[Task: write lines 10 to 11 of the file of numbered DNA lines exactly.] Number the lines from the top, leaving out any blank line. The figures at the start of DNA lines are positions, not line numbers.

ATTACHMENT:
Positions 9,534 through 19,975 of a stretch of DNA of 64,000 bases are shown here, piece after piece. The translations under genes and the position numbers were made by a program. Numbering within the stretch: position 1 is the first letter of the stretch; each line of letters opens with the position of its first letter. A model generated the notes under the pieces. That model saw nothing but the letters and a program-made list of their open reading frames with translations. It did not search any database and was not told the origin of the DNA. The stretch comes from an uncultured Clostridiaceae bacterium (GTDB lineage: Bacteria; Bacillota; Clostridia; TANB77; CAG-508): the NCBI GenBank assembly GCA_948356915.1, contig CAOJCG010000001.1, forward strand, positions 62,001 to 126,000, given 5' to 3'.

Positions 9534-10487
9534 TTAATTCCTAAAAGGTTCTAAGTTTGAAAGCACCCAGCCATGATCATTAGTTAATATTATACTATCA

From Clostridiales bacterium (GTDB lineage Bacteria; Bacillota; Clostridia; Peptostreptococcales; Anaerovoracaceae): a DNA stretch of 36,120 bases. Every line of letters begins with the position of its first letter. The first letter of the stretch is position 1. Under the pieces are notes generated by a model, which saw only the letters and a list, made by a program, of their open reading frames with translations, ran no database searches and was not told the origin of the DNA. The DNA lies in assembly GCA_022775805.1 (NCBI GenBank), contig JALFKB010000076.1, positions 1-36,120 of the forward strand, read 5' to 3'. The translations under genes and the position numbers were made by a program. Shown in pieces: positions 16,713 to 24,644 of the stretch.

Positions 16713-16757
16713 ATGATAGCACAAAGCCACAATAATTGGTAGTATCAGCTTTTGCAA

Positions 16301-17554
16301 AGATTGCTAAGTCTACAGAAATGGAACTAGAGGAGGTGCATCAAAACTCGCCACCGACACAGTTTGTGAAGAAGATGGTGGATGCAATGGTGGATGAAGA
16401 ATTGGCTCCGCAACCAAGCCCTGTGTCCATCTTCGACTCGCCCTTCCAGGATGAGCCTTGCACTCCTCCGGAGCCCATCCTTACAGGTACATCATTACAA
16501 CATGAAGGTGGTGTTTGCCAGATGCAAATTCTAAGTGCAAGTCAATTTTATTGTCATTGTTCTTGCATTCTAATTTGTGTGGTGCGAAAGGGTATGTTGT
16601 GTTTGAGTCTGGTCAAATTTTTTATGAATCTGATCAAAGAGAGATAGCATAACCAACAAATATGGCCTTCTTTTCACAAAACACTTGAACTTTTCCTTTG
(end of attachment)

16501 CATGAAGGTGGTGTTTGCCAGATGCAAATTCTAAGTGCAAGTCAATTTTATTGTCATTGTTCTTGCATTCTAATTTGTGTGGTGCGAAAGGGTATGTTGT
16601 GTTTGAGTCTGGTCAAATTTTTTATGAATCTGATCAAAGAGAGATAGCATAACCAACAAATATGGCCTTCTTTTCACAAAACACTTGAACTTTTCCTTTG